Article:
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How Institutions Create Ideas: Notions of Public and Private Efficiency from Early French and American Railroading

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Document pages: 36 pages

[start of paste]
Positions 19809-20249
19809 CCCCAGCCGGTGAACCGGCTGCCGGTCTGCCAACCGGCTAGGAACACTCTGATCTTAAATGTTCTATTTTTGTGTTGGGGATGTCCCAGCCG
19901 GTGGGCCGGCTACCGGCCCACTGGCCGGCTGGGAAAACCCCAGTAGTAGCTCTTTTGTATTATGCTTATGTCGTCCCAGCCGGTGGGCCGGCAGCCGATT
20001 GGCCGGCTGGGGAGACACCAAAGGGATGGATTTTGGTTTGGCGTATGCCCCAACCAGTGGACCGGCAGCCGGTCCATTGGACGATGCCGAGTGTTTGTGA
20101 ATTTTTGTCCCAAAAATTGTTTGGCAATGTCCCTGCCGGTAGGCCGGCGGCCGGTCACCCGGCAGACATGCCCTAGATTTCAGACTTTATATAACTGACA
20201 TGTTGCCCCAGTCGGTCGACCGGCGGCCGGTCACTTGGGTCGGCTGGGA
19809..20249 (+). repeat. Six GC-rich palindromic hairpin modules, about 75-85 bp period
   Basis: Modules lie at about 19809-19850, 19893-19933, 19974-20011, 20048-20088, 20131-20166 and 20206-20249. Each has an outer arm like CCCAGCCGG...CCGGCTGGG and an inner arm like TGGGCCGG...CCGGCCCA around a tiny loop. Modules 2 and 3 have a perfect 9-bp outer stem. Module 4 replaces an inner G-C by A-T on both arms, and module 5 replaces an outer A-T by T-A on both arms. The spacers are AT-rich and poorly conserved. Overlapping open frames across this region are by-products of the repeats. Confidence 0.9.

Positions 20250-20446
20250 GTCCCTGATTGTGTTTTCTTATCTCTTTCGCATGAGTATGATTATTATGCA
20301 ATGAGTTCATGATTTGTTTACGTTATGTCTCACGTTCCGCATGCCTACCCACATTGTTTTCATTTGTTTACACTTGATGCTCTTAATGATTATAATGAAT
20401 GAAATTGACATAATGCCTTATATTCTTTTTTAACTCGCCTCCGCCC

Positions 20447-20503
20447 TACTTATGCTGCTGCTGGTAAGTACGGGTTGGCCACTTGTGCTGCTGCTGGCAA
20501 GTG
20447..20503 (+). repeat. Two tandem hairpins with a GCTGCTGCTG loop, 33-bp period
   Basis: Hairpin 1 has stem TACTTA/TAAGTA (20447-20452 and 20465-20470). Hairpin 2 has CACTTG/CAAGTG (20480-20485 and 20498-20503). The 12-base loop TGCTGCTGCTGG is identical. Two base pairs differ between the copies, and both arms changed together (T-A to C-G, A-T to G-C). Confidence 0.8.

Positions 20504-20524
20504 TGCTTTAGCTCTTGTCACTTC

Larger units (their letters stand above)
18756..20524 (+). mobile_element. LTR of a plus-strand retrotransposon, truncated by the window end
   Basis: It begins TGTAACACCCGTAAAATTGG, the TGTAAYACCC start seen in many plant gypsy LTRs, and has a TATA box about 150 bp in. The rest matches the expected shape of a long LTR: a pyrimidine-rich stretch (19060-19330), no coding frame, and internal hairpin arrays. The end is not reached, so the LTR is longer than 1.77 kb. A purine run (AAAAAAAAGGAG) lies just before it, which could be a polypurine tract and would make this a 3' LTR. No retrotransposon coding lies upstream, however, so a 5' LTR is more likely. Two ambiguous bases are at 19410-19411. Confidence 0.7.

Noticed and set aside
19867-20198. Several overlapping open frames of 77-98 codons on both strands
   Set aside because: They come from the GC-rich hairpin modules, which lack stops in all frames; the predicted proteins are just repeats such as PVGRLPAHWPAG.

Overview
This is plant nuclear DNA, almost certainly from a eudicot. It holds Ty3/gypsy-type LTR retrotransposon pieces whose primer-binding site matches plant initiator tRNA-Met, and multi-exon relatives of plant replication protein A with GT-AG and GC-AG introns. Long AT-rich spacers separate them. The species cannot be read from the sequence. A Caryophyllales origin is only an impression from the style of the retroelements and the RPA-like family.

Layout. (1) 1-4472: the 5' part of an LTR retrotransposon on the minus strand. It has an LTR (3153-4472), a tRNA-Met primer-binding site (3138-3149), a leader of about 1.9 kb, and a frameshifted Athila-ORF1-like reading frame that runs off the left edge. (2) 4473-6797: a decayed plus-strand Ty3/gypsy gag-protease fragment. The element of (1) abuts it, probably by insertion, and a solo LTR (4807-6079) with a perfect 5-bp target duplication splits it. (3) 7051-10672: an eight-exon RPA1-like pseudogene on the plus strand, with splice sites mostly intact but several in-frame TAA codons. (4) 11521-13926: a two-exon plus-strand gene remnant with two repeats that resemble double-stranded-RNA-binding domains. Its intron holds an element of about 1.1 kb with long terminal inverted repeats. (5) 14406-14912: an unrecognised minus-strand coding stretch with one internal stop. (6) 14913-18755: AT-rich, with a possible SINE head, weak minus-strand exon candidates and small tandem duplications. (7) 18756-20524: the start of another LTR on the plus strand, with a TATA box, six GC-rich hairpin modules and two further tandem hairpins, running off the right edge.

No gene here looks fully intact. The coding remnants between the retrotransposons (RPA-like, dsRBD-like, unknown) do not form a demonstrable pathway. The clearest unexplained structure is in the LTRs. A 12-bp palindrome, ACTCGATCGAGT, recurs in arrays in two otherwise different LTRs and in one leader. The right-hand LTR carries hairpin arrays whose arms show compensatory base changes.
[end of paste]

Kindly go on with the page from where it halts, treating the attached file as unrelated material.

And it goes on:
Abstract: During the nineteenth century, very different templates for organizing the economy emerged in Europe and North America. Perhaps the single most important difference across countries concerned the roles of public and private action. Is the state a legitimate and rational participant in decisions about industrial development? Is the state an efficient entrepreneur? Entirely different answers to these questions emerged. I focus on the two countries commonly cited as representing the ideals of private and public industrial leadership, the United States and France. I examine the industry often cited as having set these two countries on different paths, railroading. The Americans and the French developed disparate ideas about the role of the state in industrialization from their experiences with railroads. By 1870, when the main railroad trunk lines had been laid in both countries, these ideas had gelled. Americans gave credit to private capital and initiative for the railroads and took the lesson that the state’s role was to serve as referee in industrial development, leaving it to the private sector to pursue ambitious industrial goals (CALLENDER [1902]). The French gave credit to state finance and initiative and took the lesson that the state’s role was to develop and capitalize important industrial projects, orchestrating the activities of private parties toward national goals (PICARD [1918]). These lessons would affect how each nation developed future industries.

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